Cereals: What to Look For

Is it just me or is the cereal aisle getting larger? A dizzying array of cereals is on display at the grocery store, most brands claiming that they are nutritionally superior to the others. Read these tips before your next trip to the store. Remember to look up and down in the cereal aisle. The shelf space at eye level usually is reserved for the less healthful, but more heavily marketed brands.

What to look for
Here is what to look for in a cereal, according to the Nutrition Action Healthletter, published by the Center for Science in the Public Interest:

  • 8 grams (g) of sugar or less/serving, if the cereal contains 3 g or less of fiber/serving
  • 16 g or less of sugar/serving, if the cereal contains 5 g or more of fiber/serving Note: raisin bran contains 20 g of sugar/serving and is the exception to the rule—still a great choice)
  • Instant hot cereals should contain no more than 100-150 milligrams (mg) of sodium/serving

When shopping for cereal, read the labels rather than relying on the product’s marketing claims.

Cereals containing yogurt: Beware of cereals that claim that they contain “yogurt” and are a “good or excellent source of calcium.” This yogurt is often a combination of sugar, palm kernel oil (a saturated fat), and dried nonfat yogurt. The calcium does not come from this mixture and is added to the product.

Serving sizes: Make sure to check the serving sizes when comparing cereals. Many manufacturers play with the numbers to make it appear that their cereal is superior to other similar brands, when in fact the other cereal’s portion size is just bigger.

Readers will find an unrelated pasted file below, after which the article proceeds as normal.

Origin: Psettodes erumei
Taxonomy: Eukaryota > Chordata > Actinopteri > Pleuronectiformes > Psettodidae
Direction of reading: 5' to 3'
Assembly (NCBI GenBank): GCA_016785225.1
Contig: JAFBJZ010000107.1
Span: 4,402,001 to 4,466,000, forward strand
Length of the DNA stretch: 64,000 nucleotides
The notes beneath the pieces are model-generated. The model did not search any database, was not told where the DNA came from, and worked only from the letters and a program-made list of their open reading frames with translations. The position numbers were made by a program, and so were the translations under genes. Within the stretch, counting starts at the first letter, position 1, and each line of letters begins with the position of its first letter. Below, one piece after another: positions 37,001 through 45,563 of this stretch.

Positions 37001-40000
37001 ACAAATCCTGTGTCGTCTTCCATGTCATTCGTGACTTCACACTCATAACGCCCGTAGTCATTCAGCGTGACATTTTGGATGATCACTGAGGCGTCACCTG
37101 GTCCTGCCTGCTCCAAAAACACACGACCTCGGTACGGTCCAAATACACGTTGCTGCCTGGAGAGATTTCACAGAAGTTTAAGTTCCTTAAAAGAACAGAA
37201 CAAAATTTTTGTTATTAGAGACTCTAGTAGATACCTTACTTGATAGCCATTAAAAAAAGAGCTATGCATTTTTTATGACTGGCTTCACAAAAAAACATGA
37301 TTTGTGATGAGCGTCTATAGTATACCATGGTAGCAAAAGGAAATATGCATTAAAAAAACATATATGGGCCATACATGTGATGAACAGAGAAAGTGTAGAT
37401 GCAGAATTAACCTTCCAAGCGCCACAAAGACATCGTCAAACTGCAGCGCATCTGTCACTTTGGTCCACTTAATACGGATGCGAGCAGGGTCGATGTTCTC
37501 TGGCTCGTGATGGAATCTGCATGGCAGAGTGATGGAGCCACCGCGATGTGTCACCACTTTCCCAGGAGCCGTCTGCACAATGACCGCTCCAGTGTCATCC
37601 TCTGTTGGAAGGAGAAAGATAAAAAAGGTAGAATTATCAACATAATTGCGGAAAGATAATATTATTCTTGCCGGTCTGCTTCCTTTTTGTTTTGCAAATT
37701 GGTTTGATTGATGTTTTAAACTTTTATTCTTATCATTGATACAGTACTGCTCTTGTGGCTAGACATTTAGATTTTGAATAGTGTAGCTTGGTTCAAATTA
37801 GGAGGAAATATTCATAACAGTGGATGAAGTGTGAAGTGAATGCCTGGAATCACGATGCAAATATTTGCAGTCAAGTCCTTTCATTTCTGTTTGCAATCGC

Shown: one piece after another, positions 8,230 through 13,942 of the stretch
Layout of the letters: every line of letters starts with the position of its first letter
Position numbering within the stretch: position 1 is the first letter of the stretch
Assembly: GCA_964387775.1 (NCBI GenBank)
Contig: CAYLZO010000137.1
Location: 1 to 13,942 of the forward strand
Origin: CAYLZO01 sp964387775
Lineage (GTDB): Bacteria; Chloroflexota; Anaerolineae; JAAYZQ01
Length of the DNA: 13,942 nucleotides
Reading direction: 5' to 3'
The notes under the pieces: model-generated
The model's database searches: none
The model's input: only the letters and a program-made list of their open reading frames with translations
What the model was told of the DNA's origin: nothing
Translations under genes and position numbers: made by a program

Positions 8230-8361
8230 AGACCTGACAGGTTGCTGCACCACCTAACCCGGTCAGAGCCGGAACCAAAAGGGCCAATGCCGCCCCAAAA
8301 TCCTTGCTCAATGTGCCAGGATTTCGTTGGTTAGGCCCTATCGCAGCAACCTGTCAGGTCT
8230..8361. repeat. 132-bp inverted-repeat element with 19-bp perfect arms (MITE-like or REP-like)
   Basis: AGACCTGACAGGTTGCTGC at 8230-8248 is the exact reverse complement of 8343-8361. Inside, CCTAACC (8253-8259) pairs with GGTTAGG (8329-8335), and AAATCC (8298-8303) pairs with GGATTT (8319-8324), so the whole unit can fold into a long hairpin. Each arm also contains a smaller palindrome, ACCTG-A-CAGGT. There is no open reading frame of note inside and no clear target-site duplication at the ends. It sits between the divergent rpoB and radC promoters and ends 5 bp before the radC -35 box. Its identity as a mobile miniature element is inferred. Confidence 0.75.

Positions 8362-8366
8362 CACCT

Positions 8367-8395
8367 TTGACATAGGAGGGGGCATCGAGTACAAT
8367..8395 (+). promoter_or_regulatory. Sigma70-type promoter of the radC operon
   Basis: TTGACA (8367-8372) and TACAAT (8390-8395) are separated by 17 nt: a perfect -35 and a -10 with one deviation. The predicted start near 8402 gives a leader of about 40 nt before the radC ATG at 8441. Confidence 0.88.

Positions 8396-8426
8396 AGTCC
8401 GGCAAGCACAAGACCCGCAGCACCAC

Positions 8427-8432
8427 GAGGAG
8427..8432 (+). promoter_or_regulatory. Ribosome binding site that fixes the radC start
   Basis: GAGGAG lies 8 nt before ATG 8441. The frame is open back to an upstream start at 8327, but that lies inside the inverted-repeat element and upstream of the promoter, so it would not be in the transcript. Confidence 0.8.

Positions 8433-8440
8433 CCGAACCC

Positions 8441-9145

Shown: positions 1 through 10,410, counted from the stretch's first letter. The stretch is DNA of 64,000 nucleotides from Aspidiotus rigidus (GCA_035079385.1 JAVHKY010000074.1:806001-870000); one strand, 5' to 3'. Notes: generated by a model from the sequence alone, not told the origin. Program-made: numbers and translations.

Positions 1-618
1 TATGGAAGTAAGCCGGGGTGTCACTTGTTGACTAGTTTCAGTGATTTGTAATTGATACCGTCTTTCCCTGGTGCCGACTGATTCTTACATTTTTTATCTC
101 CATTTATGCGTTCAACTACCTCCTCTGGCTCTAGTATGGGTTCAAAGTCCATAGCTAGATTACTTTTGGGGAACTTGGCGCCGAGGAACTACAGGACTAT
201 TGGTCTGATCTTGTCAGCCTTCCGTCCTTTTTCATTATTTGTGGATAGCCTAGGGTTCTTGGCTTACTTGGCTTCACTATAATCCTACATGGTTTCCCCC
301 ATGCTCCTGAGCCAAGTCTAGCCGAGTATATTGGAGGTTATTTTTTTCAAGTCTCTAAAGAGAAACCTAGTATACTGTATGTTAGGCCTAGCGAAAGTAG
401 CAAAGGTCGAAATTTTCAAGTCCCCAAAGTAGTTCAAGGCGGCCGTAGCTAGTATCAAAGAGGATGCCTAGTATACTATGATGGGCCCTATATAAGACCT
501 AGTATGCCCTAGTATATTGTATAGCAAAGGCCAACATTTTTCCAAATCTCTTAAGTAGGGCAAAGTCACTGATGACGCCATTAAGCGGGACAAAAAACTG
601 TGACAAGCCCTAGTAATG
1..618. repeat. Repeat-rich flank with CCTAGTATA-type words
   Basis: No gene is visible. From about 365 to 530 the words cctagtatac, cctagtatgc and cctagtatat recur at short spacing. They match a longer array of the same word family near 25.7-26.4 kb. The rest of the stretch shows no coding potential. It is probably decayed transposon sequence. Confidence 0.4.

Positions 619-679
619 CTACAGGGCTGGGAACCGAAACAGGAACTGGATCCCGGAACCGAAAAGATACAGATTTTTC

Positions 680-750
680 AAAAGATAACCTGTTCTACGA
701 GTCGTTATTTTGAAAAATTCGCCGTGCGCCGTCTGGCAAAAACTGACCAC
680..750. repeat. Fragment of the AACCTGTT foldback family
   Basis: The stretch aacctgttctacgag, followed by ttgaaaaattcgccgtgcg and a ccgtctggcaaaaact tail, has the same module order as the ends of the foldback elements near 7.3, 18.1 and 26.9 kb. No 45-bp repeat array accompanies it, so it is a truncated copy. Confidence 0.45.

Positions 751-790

Source of fiber: Check the label for the source of fiber. Isolated fibers, including inulin, maltodextrin, oat fiber, soy fiber, modified wheat starch, sugarcane fiber, and polydextrose may not improve regularity, decrease cholesterol, or improve blood glucose levels the way that intact, natural fiber does.

Real fruit: Do not trust cereals that state that they contain “real fruit.” Read the labels carefully. For instance, the berries in Special K® are actually dyed and flavored apple pieces, and the blueberries in Quaker® Take Heart® cereal contains corn syrup, blueberry flavoring, oil, dried figs, and food dyes.

Sugar: Know that sugar is sugar, whether it is maple syrup, honey, cane juice, etc. Watch for claims such as “naturally sweetened,” All sugar is natural—it is a plant.

Cholesterol free: Ignore labels proclaiming that a cereal is “cholesterol free.” Of course it is, only animal products contain cholesterol.

Hydrogenated oil: Avoid any cereal that contains the words “hydrogenated oil” in the ingredient list.

Reduced sugar: Do not assume that all cereals that are labeled “reduced sugar” are lower in calories. This is not always the case.

Multigrain: Watch for this very misleading term. It does not necessarily mean that the cereal is made from whole grains or that it contains a decent amount of fiber. Read the ingredient list to see whether or not your cereal is really made from whole grains. Whole grain should be listed first. Remember that whole grains are not necessarily high in fiber.